Brain Dysfunction and Criminal Behavior

Topics: Crime, Psychology, Murder Pages: 2 (736 words) Published: October 10, 2013

Brain Dysfunction and Criminal Behavior
July 16, 2013

Over many decades, there has been research done to find out what are the reasons behind an individual committing a criminal against another individual. Is it because they are not satisfied with their life and they want what the other person has at that moment? Within this research, doctors have begun to see that there are factors in which an individual commits crimes, whether it was because of the environment they were from or was it something the genetic.

When looking at the first factor, the environment, we would not what influence would lead a crime to pursue the life of crime. Some people may say that the reason why someone would commit a crime is because they are hanging around the wrong crowd or they were just not raised right. Yes, these issues may play a part to why a person becomes a criminal at a young age or sometimes in the heat of the moment. As stated in the text, some youth that shows certain disorders such as Oppositional defiant disorder (ODD) and conduct disorder have behaviors have a significant impairment in social, academic, or occupational functioning (DeLisi, 2013). With a young child showing traits like this, it is stated that they would more than likely to become a criminal (DeLisi, 2013).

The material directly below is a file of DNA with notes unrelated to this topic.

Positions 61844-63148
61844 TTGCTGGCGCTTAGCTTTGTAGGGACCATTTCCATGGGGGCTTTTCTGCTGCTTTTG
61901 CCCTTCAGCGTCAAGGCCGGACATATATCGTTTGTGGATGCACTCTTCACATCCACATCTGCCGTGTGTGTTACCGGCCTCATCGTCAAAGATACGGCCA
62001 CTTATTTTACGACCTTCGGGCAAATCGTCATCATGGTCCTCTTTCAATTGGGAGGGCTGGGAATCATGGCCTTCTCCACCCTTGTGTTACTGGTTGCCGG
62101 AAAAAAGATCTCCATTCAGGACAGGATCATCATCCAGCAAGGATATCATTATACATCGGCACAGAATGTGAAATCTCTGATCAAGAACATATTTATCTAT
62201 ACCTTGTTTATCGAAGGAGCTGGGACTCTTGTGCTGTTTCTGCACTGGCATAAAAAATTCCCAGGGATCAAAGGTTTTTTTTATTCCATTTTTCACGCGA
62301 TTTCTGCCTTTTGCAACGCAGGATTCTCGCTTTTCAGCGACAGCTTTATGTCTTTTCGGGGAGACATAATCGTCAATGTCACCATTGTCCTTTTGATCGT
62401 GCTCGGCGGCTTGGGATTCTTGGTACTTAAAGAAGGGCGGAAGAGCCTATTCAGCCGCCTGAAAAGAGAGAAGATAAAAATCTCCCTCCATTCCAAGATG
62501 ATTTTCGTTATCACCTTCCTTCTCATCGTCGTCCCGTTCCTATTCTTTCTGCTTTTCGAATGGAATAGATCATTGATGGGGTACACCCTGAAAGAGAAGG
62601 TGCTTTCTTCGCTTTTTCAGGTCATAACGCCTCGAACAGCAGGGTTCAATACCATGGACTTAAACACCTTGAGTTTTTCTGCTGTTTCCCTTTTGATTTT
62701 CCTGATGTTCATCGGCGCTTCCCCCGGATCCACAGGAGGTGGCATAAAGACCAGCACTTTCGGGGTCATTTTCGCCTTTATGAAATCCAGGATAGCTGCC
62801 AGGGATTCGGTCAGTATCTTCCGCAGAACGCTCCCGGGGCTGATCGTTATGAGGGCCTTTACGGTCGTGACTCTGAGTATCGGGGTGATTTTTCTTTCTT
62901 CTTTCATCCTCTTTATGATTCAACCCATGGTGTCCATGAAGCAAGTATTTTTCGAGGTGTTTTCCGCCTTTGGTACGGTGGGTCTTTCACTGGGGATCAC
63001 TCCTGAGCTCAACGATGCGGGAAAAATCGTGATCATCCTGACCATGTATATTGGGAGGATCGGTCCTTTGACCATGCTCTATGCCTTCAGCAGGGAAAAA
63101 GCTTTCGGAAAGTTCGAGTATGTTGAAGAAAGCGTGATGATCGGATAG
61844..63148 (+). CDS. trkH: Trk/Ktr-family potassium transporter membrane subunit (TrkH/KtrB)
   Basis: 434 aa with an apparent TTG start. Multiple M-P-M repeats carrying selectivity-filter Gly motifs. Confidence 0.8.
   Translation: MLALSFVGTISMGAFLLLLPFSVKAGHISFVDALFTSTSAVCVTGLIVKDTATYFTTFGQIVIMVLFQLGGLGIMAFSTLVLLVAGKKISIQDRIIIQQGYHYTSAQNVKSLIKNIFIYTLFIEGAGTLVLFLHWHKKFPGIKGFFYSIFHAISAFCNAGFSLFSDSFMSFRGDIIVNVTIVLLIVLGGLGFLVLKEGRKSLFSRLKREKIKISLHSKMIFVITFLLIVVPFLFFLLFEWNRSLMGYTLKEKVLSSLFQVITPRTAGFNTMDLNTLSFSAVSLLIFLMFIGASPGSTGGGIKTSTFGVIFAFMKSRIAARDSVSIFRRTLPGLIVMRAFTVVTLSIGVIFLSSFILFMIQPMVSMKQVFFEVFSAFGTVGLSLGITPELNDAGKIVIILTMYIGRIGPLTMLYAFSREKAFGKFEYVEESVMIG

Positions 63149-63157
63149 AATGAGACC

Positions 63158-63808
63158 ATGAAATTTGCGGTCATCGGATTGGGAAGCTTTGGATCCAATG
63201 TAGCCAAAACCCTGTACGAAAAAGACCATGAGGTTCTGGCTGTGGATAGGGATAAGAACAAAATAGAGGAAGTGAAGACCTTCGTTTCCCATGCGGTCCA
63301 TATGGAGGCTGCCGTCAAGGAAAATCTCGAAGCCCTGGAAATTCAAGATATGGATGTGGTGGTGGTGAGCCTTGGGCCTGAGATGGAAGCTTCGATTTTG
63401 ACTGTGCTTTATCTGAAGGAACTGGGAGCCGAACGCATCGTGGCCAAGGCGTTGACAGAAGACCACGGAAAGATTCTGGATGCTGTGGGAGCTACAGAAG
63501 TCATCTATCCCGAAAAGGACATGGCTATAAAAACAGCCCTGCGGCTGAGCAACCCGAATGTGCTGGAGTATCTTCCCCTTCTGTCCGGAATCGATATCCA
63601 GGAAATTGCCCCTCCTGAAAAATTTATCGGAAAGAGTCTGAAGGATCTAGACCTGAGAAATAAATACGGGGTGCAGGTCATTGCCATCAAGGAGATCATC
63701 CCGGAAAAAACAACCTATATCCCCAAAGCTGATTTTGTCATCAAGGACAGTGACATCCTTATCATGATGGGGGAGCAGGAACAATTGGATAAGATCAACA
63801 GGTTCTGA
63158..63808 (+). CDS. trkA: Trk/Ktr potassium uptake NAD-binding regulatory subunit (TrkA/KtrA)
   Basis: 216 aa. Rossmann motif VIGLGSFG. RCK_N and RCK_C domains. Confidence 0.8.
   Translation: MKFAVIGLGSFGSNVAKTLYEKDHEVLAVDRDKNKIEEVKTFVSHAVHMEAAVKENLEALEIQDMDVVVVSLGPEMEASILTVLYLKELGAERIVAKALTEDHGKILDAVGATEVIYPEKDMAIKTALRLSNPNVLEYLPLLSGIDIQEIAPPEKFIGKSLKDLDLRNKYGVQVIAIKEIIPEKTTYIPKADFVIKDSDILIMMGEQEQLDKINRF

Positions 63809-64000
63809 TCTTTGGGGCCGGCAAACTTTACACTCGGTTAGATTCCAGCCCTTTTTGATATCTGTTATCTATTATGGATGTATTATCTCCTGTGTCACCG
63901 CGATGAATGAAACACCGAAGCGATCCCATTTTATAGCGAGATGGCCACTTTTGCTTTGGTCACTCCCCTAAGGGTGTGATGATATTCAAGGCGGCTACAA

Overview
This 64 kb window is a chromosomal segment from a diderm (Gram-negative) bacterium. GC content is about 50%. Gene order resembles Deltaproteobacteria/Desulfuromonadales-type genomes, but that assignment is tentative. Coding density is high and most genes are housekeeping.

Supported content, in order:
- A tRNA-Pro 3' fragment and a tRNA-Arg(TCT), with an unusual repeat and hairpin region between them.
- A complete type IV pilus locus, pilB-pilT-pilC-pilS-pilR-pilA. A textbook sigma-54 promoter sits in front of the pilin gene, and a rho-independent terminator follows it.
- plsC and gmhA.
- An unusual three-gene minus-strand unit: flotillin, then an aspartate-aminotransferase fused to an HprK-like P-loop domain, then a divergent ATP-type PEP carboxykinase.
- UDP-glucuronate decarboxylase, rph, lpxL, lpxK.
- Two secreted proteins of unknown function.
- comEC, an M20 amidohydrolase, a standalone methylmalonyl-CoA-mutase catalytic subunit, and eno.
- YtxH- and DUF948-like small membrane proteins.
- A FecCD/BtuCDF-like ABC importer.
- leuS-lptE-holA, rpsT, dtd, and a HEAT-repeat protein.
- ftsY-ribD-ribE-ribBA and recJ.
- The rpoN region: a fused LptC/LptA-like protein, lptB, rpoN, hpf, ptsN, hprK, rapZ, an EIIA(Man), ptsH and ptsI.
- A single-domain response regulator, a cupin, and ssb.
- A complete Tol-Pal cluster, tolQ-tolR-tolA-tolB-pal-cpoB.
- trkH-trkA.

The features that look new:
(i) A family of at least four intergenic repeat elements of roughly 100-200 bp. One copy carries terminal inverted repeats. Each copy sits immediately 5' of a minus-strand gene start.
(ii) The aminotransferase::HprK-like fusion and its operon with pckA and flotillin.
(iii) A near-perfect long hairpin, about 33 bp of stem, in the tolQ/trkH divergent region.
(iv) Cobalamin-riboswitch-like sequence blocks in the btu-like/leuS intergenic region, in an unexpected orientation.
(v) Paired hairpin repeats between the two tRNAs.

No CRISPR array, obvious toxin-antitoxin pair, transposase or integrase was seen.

A major factor that plays an important part in a criminal’s behavior or has an influence on an individual becoming a criminal is the family and how they were raised. In families that do not have the influence of drugs and alcohol abuse, domestic abuse or any type of outside deviant behavior within the home, are likely to have a positive influence on their child’s life compared to someone that has been introduced to this type of environment (DeLisi, 2013). An example of the wrong family up bring would be the case of serial murderer Lorenzo Gilyard, he was raised by a family of criminals, his father was a career criminal which included rape and his...

References: Samenow, Stanton. (2004). Inside the Criminal Mind. Crown Publishing Group, Incorporated. Retrieved from
ABC News (Producer). (2010). The brain and violence: Secrets of your mind [Series episode]. In Secrets of Your Mind: Why We Do What We Do. Retrieved from
DeLisi, M. (2013). Criminal psychology. San Diego, CA: Bridgepoint Education, Inc. Retrieved from
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